“As we approach this Holy Week, May we find comfort in the words of mercy poured out Even in the midst of trial. May we pour our mercy to those around us, especially as we all continue to walk through the Valley of the Shadow of Death of this pandemic. And may we pour out mercy to those most in need, doing all that we can to defend the lives and dignity of the children of God Crying out for God’s mercy.”

Fragile Democracy: Technocratic Takeover and Popular Renewal

via the Lumen Christi Institute:

A conversation with Charles Taylor (McGill University), Patrizia Nanz (German Federal Office for the Safety of Nuclear Waste Management), and Jason Blakely (Pepperdine University), moderated by Fr. Patrick Gilger, SJ.

We are experiencing a crisis of democracy more powerful than anything seen in a generation: inequality continues at a galloping pace; policing is increasingly racialized and militarized; political decision-making appears remote and divorced from the lives of ordinary people. This panel discussion…will consider sources and solutions to the present crisis of democracy by drawing on two recent books: Reconstructing Democracy by Charles Taylor, Patrizia Nanz, and Madeleine Beaubien Taylor and We Built Reality by Jason Blakely.  Both works identify within our political and cultural crisis the loss of democratic participation and the rise of top-down technocratic, managerial rule.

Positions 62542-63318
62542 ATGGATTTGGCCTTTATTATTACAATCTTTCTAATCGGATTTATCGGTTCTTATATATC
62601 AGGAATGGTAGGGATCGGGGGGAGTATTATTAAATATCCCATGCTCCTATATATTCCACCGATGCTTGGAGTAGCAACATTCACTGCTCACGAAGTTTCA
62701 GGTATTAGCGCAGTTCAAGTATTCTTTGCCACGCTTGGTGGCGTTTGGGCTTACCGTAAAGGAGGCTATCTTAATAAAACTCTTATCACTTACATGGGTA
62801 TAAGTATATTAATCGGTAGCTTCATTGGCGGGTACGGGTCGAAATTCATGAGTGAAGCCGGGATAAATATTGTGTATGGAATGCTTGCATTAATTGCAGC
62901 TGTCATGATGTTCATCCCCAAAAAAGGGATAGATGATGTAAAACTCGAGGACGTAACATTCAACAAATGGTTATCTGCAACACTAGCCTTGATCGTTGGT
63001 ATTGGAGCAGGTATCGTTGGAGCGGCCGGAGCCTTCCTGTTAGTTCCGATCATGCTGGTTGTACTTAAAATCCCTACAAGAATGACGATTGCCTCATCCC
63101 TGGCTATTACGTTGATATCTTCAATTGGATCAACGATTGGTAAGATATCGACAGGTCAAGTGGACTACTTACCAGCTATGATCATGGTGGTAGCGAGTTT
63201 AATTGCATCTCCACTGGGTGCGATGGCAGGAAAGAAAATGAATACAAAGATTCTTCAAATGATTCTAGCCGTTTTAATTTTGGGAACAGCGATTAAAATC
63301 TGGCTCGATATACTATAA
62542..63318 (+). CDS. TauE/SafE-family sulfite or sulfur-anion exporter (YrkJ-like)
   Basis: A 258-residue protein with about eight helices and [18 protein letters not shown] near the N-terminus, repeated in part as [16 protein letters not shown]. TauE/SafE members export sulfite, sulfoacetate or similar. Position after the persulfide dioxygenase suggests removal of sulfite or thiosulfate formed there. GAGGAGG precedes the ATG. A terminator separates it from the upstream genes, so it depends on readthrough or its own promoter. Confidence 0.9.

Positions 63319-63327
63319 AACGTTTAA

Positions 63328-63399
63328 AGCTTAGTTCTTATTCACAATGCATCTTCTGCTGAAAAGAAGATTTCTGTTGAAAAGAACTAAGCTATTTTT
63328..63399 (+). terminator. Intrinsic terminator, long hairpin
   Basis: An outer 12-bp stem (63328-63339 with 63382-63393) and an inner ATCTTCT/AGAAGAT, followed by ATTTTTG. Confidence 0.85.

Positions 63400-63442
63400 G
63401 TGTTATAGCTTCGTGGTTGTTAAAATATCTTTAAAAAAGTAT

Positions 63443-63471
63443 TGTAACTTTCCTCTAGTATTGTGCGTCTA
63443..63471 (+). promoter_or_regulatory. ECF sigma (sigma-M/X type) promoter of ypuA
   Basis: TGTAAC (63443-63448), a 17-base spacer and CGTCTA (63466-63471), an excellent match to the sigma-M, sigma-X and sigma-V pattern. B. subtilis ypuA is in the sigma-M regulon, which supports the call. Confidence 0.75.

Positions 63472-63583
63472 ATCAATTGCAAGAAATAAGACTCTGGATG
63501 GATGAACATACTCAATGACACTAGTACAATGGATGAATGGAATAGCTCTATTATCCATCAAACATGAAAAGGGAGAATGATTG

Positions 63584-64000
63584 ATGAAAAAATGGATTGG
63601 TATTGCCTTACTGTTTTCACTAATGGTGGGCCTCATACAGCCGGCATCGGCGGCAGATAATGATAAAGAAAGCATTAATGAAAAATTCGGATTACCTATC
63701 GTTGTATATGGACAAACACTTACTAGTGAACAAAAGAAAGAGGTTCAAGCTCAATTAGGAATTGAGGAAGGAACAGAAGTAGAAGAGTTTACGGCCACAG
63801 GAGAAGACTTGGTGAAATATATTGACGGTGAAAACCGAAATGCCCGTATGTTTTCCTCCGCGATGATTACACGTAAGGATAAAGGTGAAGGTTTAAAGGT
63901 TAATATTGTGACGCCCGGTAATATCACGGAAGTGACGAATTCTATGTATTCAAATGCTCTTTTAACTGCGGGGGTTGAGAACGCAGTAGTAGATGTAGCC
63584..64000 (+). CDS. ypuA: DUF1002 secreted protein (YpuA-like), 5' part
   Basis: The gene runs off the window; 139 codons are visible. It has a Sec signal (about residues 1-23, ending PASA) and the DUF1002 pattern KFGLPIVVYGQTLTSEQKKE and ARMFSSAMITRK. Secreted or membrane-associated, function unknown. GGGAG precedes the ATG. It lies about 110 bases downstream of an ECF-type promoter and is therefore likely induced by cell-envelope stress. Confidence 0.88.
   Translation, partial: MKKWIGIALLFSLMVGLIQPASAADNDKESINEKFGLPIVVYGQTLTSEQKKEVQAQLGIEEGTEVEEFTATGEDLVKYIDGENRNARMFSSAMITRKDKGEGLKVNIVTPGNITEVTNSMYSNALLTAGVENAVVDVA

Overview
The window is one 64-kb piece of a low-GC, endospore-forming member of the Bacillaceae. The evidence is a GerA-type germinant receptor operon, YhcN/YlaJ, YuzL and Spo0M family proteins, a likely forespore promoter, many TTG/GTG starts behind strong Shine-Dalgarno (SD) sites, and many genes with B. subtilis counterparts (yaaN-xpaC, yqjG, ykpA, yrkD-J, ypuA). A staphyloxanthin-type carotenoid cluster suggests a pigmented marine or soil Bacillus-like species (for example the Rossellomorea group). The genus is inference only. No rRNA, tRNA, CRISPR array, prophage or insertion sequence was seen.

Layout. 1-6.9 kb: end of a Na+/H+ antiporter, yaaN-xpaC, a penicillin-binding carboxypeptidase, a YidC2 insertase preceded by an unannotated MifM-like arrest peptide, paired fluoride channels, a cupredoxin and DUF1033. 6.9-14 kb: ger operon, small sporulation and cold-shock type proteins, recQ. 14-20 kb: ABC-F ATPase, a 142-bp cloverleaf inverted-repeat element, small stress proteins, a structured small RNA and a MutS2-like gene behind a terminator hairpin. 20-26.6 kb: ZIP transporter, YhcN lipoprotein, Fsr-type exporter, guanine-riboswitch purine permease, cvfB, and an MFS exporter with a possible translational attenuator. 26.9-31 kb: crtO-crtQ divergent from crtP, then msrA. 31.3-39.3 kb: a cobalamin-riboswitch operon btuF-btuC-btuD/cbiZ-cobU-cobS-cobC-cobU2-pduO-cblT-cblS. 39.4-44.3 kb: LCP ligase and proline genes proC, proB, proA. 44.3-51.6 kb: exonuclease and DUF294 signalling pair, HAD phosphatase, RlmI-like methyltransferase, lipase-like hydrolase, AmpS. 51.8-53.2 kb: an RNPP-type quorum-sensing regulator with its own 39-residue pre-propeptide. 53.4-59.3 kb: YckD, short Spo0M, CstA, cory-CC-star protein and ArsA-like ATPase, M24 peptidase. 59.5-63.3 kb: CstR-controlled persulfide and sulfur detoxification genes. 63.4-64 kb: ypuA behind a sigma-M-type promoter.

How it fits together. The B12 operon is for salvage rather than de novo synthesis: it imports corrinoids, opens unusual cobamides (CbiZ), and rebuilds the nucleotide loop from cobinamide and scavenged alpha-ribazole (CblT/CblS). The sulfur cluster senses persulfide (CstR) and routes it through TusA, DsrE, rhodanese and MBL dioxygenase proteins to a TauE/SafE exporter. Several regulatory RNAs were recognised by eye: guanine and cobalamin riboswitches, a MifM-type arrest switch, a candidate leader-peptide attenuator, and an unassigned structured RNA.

The US Bishops Criticized Obama More than Trump, and More Often by Name

Photo by Stephen Mayes on Unsplash

Sabrina Danielsen, Emily Burke, and Millennial writer Dan DiLeo write:

Jesuit Fr. Thomas Reese observes that since inauguration day, U.S. bishops’ conference press releases about Biden’s policies have been notably positive. However, our research about the disparities in how the bishops’ conference publicly discussed Presidents Donald Trump and Barack Obama leads us to anticipate that church leaders may be more overtly critical and less overtly praising of Biden moving forward.

We suspect this will be the case out of the conference’s desire to preserve an informal alliance with the Republican Party especially based on shared legislative priorities and strategies around abortion, religious freedom, and same-sex marriage. If this occurs, it is likely to damage the relationship between the bishops’ conference and Biden and prevent fruitful collaboration on pressing issues.

Our research began after a series of viral tweets in 2019 claimed a bias in how the conference’s press releases criticized Trump and Obama. The tweets alleged the bishops’ conference was more likely to criticize Obama by name, whereas criticisms of Trump referred vaguely to “the administration” or “the federal government.”

We set out to test these claims in a more comprehensive, systematic and nuanced way, looking both at statements by individual bishops at the diocesan level as well as statements from the body of bishops….